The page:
May 4, 2013

Four Reasons to Share Your Goals

I spent yesterday afternoon exploring the historic El Morro in Puerto Rico with Amanda and her husband David.

View from inside the massive 70 acre fort

Spanish workers began building the citadel in 1539 in order to defend the port of San Juan and restrict access to the Caribbean, but it wasn’t completed for more than 250 years! Amanda and I both marveled at what a long construction period that is, and how crazy it would be to start progress toward a goal knowing that the end result wouldn’t be achieved for many generations to come. This drew us into a conversation on goal setting – and specifically, how public to make your personal goals.

A few years ago, O! Magazine asked me about goal setting and how I managed to run a marathon in all fifty states. I gave what I thought was one of my best tips: make your goals public so you’re a lot more scared to fail. Since then, a lot of startups have focused on this idea of accountability. Stickk emails a friend to update them on your progress (I used this strategy to successfully transition to a hard stop on work at 5pm on Fridays, allowing me to have at least one night a week that would be guaranteed work-free). DietBet forces you to put your money where your mouth is (or actually, where your mouth isn’t) by asking you to set a weight less goal, bet money on yourself, and only reward you if you reach your goal. (My friend Blake has used Dietbet quite successfully and is starting another round this week – check out her blog and join her if you’d like a virtual friend to share the experience!)

But recent research has in fact shown that sometimes, sharing your goals isn’t all it’s cracked up to be. The brain is a funny animal, and sharing your intended goal is often enough for your crazy brain to think you’ve already achieved it! Derek Sivers has an awesome TED talk on it that’s only three minutes long – go check it out here. (And if you’re like me and suck at watching videos because you learn about them when you don’t have time to watch and then forget about them later, check out Radbox, a free service I recently discovered that queues them all up so you can watch them while you’re getting ready in the morning or whenever else is convenient.)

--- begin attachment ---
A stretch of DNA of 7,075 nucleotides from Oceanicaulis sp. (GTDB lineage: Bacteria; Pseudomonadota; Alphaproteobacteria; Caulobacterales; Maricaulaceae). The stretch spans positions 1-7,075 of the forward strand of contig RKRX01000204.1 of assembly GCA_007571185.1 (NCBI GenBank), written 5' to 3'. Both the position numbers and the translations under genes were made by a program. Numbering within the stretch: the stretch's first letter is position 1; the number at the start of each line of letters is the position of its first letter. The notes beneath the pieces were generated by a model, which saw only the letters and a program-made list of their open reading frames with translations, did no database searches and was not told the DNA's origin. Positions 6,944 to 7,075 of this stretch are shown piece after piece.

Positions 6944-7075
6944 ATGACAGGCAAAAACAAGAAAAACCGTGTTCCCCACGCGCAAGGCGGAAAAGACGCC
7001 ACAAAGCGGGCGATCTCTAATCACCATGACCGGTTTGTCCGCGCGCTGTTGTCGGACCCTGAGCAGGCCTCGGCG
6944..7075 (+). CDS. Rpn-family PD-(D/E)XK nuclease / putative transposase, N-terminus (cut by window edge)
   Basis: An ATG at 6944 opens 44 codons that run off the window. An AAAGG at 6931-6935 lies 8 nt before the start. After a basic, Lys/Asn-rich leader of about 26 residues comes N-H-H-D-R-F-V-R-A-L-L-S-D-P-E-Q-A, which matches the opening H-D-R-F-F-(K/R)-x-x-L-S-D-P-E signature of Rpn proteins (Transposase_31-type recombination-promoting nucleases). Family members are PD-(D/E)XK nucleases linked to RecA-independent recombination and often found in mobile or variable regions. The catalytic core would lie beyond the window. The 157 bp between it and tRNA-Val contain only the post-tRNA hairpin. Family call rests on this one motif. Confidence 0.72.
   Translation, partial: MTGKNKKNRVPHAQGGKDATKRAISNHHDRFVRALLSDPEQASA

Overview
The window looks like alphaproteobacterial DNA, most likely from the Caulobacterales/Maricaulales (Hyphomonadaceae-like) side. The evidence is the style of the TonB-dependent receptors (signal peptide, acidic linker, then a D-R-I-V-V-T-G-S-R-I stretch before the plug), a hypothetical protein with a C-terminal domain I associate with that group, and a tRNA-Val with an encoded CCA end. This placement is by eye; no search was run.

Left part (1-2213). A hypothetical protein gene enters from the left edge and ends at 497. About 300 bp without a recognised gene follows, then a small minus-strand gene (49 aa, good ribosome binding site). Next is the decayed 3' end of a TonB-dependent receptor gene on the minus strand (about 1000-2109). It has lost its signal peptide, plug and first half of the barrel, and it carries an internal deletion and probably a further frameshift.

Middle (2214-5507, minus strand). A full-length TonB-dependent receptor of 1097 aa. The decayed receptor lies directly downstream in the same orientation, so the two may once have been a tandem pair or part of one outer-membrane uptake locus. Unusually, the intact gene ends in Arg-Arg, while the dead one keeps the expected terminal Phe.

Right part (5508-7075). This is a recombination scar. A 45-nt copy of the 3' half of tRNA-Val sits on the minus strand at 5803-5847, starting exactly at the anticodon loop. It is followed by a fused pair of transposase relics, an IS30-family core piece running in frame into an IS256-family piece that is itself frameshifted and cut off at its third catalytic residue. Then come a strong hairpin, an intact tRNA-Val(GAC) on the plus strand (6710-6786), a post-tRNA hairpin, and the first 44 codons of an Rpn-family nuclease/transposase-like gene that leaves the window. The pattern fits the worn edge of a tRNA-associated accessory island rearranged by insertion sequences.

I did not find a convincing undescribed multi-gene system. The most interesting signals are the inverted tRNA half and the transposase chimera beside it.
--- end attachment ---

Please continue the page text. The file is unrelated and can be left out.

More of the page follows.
So should you share your goals? As with the choice of whether to set goals or not, the short answer is, it depends. I don’t agree with Sivers’ advice to never share your goals. Instead, I think the secret is figuring out what you hope to achieve by sharing them. Are you at a cocktail party with coworkers and want to talk up your marathon training and how you’re totally going to go sub-4 this time? Mmm, maybe not the best idea. But if one (or several) of the people there are runners, perhaps it’s a good way to solicit training tips. Here are the top four reasons to share your goals; determining which results you are after will help you decide who best to share with.

Original photo credit: Splityarn